5.32      The committee sees this omission as further proof that the Freight Link proposal was poorly conceived, badly designed and irresponsibly committed to by the Commonwealth government.

Fremantle port close to capacity

5.33      The committee received almost unanimous evidence that the existing port at Fremantle will reach its optimum capacity over the next decade, and that it cannot handle the new generation of cargo ships and cranes needed for a fully modern freight task. It is clear to the committee that the Freight Link, should it go ahead, would service a port that is close to reaching capacity. The committee considers that it would be far more judicious to consider improvements to rail and traffic management strategies to improve the port's operation, rather than investing in an expensive, unpopular and badly designed Freight Link.

A second port at Kwinana is necessary and inevitable

5.34      The committee also heard repeatedly that the proposal for a second harbour not only has a long history of bipartisan political support, but also has strong backing from industry and the community. Given this, the committee sees that the construction of a second port is not only necessary for the economic future of Western Australia, it is also inevitable.

5.35      This was most clearly expressed during the committee's second hearing, which focussed on the City of Kwinana's Indian Ocean Gateway proposal. This proposal showed a second port at Kwinana could be made operational within a decade, around the time Fremantle reaches capacity, for around the same amount of investment currently committed to the Freight Link by the Commonwealth government.

5.36      The committee commends the City of Kwinana for its development of the Indian Ocean Gateway proposal, which included wide consultation, thorough planning, and sound economic modelling. While the committee understands that there are some significant implementation issues to be worked through in the proposal, particularly around transport between ports, it considers that the proposal for a second port at Kwinana is fundamentally sound, and that the Indian Ocean Gateway plan demonstrates a willingness by Kwinana to take a leadership and advocacy role, not only for the city itself, but also for surrounding areas and Western Australia more generally.

Recommendation 4

5.37      The committee recommends that the Commonwealth work with Infrastructure Australia and the Western Australian government to identify rail and traffic management strategies to expedite freight movement around the current Fremantle Port facilities.

Recommendation 5

5.38      The committee recommends that the Commonwealth Department of Infrastructure and Transport consider undertaking a full analysis of the costs and benefits of investing in a second port at Kwinana, as outlined by the City of Kwinana's Indian Ocean Gateway proposal.

Recommendation 6

5.39      The committee recommends that Infrastructure Australia assess the City of Kwinana's Indian Ocean Gateway proposal for inclusion on its Infrastructure Priority List.

The need for more effective Commonwealth infrastructure planning

5.40      The committee has concerns that the Perth Freight Link is indicative of a more widespread systemic problem in the Commonwealth's development and planning of Australia's infrastructure.

5.41      At the last election, the Coalition committed to work with the states and territories to develop infrastructure that best suits their need to boost productivity and assure the best economic returns from Commonwealth investment. This was made clear in the 2013 election campaign, in which the Hon Tony Abbott, then leader of the opposition, made the following commitment:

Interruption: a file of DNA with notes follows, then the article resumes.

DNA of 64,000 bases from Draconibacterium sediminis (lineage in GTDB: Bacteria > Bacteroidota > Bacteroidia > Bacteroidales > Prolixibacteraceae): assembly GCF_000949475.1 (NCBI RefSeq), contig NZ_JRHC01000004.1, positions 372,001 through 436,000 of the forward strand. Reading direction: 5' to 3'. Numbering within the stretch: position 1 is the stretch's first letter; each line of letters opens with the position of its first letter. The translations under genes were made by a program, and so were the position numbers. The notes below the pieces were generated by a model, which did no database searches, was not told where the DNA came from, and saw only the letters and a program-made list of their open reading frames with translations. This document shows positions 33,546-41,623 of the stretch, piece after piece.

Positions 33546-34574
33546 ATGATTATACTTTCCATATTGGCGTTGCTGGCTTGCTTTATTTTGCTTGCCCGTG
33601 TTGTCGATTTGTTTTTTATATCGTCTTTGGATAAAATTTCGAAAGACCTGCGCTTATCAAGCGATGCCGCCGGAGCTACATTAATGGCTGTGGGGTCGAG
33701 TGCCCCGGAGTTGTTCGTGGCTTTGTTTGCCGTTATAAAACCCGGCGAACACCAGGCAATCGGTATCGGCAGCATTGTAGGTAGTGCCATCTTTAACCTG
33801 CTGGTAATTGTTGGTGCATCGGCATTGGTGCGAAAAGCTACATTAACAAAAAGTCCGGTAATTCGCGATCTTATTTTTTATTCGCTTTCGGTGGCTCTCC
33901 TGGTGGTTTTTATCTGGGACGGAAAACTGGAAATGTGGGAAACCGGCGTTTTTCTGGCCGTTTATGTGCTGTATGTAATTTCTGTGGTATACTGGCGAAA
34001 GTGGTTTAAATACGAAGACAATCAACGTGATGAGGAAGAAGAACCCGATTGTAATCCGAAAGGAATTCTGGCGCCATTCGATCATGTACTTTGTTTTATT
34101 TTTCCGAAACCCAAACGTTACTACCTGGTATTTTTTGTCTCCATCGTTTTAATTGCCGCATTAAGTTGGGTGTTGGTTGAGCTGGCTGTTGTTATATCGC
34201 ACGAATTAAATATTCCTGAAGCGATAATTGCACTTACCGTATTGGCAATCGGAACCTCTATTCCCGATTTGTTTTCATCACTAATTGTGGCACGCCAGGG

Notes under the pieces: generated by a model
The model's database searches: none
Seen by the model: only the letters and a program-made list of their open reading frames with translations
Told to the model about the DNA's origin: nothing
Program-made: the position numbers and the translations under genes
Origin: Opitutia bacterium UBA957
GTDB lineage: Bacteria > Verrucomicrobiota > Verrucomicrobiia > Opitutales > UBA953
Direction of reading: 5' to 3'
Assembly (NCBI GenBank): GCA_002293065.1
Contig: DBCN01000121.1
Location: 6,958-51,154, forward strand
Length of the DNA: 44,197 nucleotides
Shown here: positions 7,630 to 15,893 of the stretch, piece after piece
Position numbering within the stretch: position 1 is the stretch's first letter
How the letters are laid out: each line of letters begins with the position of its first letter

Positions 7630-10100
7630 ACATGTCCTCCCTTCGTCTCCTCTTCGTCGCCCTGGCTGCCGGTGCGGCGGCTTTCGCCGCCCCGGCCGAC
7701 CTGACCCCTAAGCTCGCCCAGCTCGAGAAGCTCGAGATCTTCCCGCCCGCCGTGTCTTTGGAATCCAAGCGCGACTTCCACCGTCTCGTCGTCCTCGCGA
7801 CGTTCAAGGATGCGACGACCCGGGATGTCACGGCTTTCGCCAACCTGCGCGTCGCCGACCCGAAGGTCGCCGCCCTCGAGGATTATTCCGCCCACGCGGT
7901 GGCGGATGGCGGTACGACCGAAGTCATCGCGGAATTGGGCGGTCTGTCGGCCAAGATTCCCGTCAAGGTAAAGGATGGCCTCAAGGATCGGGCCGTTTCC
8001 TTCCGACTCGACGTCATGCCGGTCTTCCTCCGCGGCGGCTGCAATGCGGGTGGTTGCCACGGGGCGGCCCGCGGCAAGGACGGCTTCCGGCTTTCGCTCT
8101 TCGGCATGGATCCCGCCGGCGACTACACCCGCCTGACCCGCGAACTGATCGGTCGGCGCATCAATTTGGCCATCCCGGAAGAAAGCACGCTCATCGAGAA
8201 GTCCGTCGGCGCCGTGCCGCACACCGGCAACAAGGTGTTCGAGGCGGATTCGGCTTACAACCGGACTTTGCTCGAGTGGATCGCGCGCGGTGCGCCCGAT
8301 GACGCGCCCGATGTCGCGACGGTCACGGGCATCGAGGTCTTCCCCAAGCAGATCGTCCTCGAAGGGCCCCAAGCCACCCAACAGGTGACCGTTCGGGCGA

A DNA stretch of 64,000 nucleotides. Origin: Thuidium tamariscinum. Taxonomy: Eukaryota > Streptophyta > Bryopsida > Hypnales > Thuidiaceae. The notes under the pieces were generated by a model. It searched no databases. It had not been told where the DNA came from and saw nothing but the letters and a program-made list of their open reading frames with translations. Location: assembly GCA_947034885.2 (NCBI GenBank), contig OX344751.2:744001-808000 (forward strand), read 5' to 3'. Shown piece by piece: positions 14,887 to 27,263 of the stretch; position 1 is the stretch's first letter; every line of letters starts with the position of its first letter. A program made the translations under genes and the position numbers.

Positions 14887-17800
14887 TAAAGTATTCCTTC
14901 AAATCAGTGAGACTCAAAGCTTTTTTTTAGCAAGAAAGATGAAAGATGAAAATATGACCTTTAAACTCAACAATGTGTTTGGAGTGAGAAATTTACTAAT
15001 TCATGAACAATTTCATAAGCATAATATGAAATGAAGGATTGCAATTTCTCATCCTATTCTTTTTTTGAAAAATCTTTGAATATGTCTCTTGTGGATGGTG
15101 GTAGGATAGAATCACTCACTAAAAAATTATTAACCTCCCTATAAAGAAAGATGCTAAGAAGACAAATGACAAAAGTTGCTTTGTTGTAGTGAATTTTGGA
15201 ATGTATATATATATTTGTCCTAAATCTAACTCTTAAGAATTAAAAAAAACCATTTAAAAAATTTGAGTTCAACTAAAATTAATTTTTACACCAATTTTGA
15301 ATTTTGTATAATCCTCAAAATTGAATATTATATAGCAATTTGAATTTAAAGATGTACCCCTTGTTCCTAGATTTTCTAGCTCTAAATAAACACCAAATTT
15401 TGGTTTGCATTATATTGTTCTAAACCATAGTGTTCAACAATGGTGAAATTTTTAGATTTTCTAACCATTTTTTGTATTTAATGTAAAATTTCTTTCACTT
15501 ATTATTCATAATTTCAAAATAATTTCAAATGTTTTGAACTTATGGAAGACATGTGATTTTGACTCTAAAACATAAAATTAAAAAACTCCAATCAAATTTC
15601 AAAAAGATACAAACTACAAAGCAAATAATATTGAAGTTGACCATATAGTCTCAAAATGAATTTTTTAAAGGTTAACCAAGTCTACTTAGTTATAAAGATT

...we will do much more than just deliver infrastructure. We will ensure better infrastructure planning, more rigorous and transparent assessments of taxpayer-funded projects, and develop a much firmer and clearer infrastructure plan for Australia’s future.

The Coalition will strengthen the role of Infrastructure Australia, to create a more transparent, accountable and effective adviser on infrastructure projects and policies.[6]

5.42      To do this, the Coalition committed to:

...require all Commonwealth infrastructure expenditure exceeding $100 million to be subject to analysis by Infrastructure Australia to test cost-effectiveness and financial viability.[7]

5.43      Quite clearly, this has not been done in the case of the decision to fund the Perth Freight Link. The Coalition government, first under Mr Abbott, and now under Mr Turnbull, have failed to match their actions with their rhetoric.

5.44      The Freight Link debacle is another example of poor judgement in infrastructure planning and implementation that has beset the Abbott-Turnbull administration, alongside the East-West Link in Victoria and the WestConnex motorway in Sydney.

5.45      The Auditor-General has already undertaken and published a highly critical review of the Abbott Government's reckless decision to commit $3 billion of public funding to Melbourne's disastrous East-West Link.[8] The committee considers it timely that the Auditor-General consider a further formal investigation of the systemic failure of the Commonwealth's planning and assessment of transport infrastructure, including the decision to fund the Perth Freight Link Project.

Recommendation 7

5.46      The committee recommends that the Auditor-General undertake a formal investigation into the systemic failure of the Commonwealth's planning and assessment of road and freight transport infrastructure, including the decision to fund the Perth Freight Link project.

Senator Glenn Sterle